Nancy 'Nan' Robertson: firsthand account of illness led to Pulitzer
Nancy “Nan” Robertson occupied a peculiar time for ambitious women. When she graduated from Northwestern University with a journalism degree in 1948, the war was over. The men were back, and the working women were sent home. So she moved to Europe. She spent about a year at Stars and Stripes as a copy editor and general assignment reporter in Germany before moving on to other publications.
She didn't return to the U.S. until 1955, after landing a job at The New York Times. She was immediately relegated to the so-called women's pages — "as if those seven years (in Europe) hadn't mattered at all," she said in an interview years later.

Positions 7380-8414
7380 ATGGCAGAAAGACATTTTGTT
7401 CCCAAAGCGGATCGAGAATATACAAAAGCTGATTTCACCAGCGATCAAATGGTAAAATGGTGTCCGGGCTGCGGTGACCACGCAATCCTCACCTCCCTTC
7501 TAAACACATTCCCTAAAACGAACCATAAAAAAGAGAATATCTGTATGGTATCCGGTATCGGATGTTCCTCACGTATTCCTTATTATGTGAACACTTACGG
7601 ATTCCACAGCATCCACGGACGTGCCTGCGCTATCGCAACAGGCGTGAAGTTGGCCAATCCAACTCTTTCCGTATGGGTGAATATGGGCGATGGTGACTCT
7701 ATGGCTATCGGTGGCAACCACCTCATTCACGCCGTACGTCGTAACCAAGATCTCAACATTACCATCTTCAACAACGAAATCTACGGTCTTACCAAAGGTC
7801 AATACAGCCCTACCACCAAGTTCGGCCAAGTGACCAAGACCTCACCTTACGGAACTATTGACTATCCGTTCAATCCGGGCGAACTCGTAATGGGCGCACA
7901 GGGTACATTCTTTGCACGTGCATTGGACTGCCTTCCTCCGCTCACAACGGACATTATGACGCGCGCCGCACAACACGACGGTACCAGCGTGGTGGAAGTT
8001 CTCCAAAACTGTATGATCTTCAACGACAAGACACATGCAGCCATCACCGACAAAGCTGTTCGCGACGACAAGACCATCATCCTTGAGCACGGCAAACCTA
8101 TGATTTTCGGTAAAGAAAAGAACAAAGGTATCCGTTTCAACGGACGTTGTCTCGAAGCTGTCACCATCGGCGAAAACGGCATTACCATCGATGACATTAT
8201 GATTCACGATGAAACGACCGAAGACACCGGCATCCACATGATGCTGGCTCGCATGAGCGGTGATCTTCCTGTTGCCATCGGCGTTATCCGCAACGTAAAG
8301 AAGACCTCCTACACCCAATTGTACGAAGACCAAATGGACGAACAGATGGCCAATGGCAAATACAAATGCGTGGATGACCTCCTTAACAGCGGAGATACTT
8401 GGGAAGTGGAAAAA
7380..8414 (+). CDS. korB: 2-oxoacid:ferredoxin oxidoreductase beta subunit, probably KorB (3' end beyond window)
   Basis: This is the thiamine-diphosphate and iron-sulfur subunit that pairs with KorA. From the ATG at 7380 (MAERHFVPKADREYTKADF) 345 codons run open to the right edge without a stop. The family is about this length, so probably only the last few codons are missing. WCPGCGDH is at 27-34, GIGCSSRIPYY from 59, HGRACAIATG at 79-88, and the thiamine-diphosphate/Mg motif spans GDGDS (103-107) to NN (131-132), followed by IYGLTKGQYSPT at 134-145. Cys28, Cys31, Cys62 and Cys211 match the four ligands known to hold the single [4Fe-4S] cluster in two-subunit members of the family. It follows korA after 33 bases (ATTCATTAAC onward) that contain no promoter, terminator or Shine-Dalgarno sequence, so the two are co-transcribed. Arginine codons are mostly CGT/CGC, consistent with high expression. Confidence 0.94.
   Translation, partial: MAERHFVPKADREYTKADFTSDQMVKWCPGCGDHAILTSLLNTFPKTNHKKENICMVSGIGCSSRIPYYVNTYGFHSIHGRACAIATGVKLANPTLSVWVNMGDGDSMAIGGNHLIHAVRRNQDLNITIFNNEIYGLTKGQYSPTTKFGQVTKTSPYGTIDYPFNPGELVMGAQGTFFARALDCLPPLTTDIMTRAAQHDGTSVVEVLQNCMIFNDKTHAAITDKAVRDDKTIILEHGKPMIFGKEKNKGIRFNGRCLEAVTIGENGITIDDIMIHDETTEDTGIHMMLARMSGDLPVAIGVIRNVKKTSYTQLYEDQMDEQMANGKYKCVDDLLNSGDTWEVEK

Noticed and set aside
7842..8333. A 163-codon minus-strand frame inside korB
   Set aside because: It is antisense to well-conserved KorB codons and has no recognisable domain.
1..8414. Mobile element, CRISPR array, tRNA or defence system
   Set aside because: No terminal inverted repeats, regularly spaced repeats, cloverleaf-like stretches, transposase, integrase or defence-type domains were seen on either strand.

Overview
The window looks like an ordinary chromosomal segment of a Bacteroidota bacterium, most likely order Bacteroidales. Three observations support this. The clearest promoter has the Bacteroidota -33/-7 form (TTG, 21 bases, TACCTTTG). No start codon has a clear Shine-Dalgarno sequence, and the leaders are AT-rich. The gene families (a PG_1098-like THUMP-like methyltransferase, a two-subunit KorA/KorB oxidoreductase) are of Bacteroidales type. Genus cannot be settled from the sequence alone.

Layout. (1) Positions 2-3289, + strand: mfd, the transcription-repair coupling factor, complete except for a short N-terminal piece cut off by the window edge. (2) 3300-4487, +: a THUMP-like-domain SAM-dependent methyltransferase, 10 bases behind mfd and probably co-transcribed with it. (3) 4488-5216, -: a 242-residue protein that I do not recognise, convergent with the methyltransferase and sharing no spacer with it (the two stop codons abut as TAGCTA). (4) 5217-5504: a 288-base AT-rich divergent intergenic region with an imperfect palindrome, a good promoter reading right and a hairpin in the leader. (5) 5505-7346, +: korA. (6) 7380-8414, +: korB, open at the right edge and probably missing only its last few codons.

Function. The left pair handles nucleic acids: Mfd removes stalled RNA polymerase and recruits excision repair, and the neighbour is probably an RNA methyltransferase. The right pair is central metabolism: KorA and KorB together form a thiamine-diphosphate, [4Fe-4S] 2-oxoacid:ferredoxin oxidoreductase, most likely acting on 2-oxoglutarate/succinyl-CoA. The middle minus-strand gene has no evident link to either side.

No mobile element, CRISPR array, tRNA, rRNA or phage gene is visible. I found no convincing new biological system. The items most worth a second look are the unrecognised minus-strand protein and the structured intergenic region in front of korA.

Assigned to the Washington bureau of the Times in 1963, she was to cover, she said, “the first lady, her children and their dogs.” But Robertson prevailed, later writing about an illness that almost killed her. In 1983, Robertson won a Pulitzer Prize for her account of toxic shock, which she painstakingly typed after the tips of eight fingers had been amputated.
The story began: “I went dancing the night before in a black velvet Paris gown, on one of those evenings that was the glamour of New York epitomized. I was blissfully asleep at 3 a.m.
“Twenty-four hours later, I lay dying, my fingers and legs darkening with gangrene.”
She also wrote candidly about her struggles with alcoholism in a 1988 book, "Getting Better: Inside Alcoholics Anonymous."
She later wrote "The Girls in the Balcony," which became a journalism textbook. Published in 1992, the book chronicled the history of sex discrimination at the Times — and of the female staffers who in the mid-1970s successfully sued the paper over unequal pay, lack of promotions and discriminatory treatment. She died in 2009 at 83 in Bethesda, Md.